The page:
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Arthur C. Cameron, Randolph M. Beaudry, Nigel H. Banks and Mark V. Yelanich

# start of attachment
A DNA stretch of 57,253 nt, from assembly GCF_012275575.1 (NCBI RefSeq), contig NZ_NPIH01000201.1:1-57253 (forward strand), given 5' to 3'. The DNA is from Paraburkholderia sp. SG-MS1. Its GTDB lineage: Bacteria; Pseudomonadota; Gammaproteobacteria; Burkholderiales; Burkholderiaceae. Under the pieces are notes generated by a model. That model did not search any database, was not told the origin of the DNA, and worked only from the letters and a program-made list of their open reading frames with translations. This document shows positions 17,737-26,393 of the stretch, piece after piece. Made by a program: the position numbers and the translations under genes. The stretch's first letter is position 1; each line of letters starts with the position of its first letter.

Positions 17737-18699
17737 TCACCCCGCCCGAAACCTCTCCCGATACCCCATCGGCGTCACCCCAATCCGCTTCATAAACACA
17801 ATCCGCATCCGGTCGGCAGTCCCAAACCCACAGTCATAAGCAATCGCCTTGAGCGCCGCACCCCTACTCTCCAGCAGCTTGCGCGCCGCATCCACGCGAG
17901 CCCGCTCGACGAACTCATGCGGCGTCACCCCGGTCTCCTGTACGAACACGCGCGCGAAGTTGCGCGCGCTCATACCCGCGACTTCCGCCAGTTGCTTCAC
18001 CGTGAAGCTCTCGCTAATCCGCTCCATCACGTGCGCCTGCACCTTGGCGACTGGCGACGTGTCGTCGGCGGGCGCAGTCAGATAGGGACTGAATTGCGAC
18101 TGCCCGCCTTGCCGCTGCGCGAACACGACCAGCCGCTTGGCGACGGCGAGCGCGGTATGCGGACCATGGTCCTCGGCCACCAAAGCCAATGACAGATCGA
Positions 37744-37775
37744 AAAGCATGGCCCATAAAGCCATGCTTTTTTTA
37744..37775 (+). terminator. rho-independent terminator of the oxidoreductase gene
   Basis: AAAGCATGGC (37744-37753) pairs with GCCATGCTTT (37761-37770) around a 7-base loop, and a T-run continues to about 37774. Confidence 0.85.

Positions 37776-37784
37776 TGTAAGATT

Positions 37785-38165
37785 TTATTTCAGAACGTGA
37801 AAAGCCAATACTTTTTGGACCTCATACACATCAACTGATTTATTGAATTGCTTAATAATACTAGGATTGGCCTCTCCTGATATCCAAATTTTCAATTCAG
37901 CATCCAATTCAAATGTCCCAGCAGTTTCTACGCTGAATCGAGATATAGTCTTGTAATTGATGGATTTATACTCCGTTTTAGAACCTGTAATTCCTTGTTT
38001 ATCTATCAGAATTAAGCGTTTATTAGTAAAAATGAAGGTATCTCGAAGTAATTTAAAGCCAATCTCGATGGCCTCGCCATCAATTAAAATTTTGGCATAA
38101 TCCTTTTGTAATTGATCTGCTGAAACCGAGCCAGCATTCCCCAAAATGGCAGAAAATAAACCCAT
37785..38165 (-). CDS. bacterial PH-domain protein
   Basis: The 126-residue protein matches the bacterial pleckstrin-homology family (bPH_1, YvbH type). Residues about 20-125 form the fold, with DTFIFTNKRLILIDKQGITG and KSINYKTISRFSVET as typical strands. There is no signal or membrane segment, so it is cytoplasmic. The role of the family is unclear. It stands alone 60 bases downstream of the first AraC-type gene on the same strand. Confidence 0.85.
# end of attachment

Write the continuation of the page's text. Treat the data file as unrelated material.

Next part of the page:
A mathematical model was developed to characterize the interaction of fruit O2 uptake, steady-state O2 partial pressures in modified-atmosphere (MA) packages ([O2]pkg), and film permeability to O2 (Po 2) from previously published data for highbush blueberry (Vaccinium corymbosum L. `Bluecrop') fruit held between 0 and 25C. O2 uptake in nonlimiting O2 (Ro 2 max,T) and the [O2]pkg at which O2 uptake was half-maximal (K½ T) were both exponentially related to temperature. The activation energy of 02 uptake was less at lower [O2]pkg and temperature. The predicted activation energy for permeation of O2 through the film (\batchmode \documentclass[fleqn,10pt,legalpaper]{article} \usepackage{amssymb} \usepackage{amsfonts} \usepackage{amsmath} \pagestyle{empty} \begin{document} \(\mathrm{E}_{\mathrm{a}}^{\mathrm{P_{\mathrm{o}_{2}}}}\) \end{document} kJ·mol-1) required to maintain close-to-optimum [O2]pkg across the range of temperatures between 0 and 25C was ≈ 60 kJ·mol-1. Packages in which diffusion was mediated through polypropylene or polyethylene would have values \batchmode \documentclass[fleqn,10pt,legalpaper]{article} \usepackage{amssymb} \usepackage{amsfonts} \usepackage{amsmath} \pagestyle{empty} \begin{document} \(\mathrm{E}_{\mathrm{a}}^{\mathrm{P_{\mathrm{o}_{2}}}}\) \end{document} of ≈ 50 and 40 kJ·mol-1, respectively, and would have correspondingly greater tendencies for [O2]pkg to decrease to excessively low levels with an increase in temperature. Packages that depend on pores for permeation would have an \batchmode \documentclass[fleqn,10pt,legalpaper]{article} \usepackage{amssymb} \usepackage{amsfonts} \usepackage{amsmath} \pagestyle{empty} \begin{document} \(\mathrm{E}_{\mathrm{a}}^{\mathrm{P_{\mathrm{o}_{2}}}}\) \end{document} of <5 kJ·mol-1. Our procedure predicted that, if allowed to attain steady-state conditions, packages with pores and optimized to 2 kPa O2 at 0C would become anaerobic with as little as a 5C increase in temperature. The results are discussed in relation to the risk of temperature abuse during handling and marketing of MA packaged fruit and strategies to avoid induction of anaerobiosis.